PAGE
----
It makes sense for Chewbacca and Lando to show up in Solo.
The presence of Moff Tarkin and Darth Vader is expected for a story about the Death Star (Rogue One).
Star Wars: Rebels was always going to include early leaders of the Rebellion.
The Clone Wars was meant to fill in the gaps between Episodes II and III, which means showcasing the heroes of those stories.
While it’s always fun to see C3-PO and R2-D2 roll into frame, The Mandalorian proves that Star Wars creatures can create a sense of familiarity just as much as characters we’ve met before.
And can I just say, the use of puppets, prosthetics and practical effects in Baby Yoda and Kuill instantly makes The Mandalorian feel more nostalgic to original Star Wars than the prequels and most of what we've seen from Star Wars in recent years. I have spoken!
I know the creative team has already hinted that season 2 of The Mandalorian (premiering Fall 2020) will include several appearances from established characters from the Skywalker Saga. In my opinion, that isn’t necessary. We are more than capable of falling in love with new characters, provided they characters are well-defined and interesting, which they definitely are!
Jawas, Ugnauts, Trandoshans, Twi’leks, IG assassin droids, Pit Droids, Stormtroopers, and Mandalorian armor are all present in The Mandalorian in ways we have never seen before. Creatures who were normally just background fillers in saga crowd scenes have become significant players in The Mandalorian, and that makes this story feel both fresh and familiar. We’re introduced to new characters in old creatures all trying to navigate the post-Empire galaxy in their own way.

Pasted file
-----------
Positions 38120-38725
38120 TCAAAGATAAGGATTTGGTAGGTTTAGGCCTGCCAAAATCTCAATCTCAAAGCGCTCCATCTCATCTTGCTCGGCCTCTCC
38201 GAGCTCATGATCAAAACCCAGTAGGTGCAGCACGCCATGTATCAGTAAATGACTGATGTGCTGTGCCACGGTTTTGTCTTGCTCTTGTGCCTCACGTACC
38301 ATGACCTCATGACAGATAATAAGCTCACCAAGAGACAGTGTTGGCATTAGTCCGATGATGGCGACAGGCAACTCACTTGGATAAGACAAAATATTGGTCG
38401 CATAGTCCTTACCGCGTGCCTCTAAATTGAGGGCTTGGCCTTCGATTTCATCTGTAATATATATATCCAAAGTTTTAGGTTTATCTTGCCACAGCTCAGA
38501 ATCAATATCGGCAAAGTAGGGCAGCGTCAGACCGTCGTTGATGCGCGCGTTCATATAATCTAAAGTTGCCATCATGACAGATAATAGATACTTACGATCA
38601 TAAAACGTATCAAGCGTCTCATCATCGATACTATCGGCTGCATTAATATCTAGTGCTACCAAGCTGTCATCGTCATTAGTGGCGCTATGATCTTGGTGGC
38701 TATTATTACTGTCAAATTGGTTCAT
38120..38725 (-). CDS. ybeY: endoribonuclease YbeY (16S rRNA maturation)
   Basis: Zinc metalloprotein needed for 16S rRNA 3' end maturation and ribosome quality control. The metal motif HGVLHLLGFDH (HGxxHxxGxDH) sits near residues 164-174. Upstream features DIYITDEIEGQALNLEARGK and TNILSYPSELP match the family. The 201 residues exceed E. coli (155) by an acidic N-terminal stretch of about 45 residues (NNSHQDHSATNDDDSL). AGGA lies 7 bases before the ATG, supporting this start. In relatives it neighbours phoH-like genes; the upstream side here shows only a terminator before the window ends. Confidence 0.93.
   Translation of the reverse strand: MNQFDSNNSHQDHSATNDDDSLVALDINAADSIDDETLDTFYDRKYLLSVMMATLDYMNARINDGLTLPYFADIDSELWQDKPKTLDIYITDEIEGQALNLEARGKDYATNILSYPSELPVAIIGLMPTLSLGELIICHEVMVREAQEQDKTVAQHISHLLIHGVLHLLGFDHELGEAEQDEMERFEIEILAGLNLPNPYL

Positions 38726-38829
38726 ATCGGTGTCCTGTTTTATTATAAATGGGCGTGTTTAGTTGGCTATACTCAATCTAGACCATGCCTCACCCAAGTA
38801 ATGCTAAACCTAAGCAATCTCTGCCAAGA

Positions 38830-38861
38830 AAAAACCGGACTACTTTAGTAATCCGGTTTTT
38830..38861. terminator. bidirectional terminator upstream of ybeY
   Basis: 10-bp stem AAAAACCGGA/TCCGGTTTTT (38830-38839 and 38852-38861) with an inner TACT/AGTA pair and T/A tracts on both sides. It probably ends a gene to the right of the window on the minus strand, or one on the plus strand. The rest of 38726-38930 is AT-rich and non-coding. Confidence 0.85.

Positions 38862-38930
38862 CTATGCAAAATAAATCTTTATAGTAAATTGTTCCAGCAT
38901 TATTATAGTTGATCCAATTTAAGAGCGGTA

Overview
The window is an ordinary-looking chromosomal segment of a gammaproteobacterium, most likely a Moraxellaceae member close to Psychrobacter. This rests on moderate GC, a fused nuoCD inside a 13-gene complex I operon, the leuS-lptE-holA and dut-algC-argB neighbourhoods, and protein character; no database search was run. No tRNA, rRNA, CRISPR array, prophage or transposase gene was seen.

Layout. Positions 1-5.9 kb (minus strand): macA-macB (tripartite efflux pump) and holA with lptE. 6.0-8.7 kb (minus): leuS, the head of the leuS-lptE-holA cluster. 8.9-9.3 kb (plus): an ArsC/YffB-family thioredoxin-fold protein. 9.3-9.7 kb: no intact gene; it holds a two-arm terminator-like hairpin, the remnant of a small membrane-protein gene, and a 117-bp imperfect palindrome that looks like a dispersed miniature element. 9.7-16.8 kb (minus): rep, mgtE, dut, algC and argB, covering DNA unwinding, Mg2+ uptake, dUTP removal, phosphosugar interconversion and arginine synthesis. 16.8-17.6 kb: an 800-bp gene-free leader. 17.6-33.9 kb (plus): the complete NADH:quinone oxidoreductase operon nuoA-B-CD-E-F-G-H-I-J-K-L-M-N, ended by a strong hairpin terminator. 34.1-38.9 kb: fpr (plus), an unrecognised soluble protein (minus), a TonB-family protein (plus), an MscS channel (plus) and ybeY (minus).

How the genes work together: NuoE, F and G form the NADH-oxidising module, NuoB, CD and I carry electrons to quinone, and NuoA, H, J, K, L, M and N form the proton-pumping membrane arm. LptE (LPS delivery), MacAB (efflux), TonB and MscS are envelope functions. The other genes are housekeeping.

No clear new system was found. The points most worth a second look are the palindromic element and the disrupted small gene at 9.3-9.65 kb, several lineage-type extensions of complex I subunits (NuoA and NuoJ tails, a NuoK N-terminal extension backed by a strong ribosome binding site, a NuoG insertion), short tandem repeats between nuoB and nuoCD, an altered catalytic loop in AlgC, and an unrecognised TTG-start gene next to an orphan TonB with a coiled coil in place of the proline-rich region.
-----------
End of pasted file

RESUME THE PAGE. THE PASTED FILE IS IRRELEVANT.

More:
It’s a universe of interacting cultures. Technology will be passed around, and in addition to seeing familiar creatures and places (such as the Mos Eisley Cantina), we should encounter familiar vehicles and weapons utilized in past films. Refurbished AT-ST’s, swoop bikes, tie fighters, X-Wings, jetpacks, and maybe a last second appearance from the darksaber remind us that we are still in a galaxy far, far, away, with its own shared mythos, culture, and history, and for fans of Star Wars, that’s a lot to keep us hopeful and excited for the future.
In summary, The Mandalorian has opened up major door of possible stories to exist beyond the Skywalker Saga and proven that you can honor nostalgia while taking narrative and creative risks in the same story. You can travel to the far reaches of a vast galaxy without having to abandon it, and if you respect the world that’s been created as well as the characters and creatures who inhabit it, fans will be more than willing to get on board and go where the storytellers lead them.
The only downside is, we’ll have to wait until next Fall to find out where that is. I just know, given what I’ve seen thus far, I’ll be there when Season 2 of The Mandalorian premiers, and if you’re a Star Wars fan, hopefully you’ll be too.
I have spoken!
Anyway, thank you so much for reading. Only one more Star Wars post to go until Season 2 of The Mandalorian drops on Disney+ next Fall.
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Until Today, Storytellers!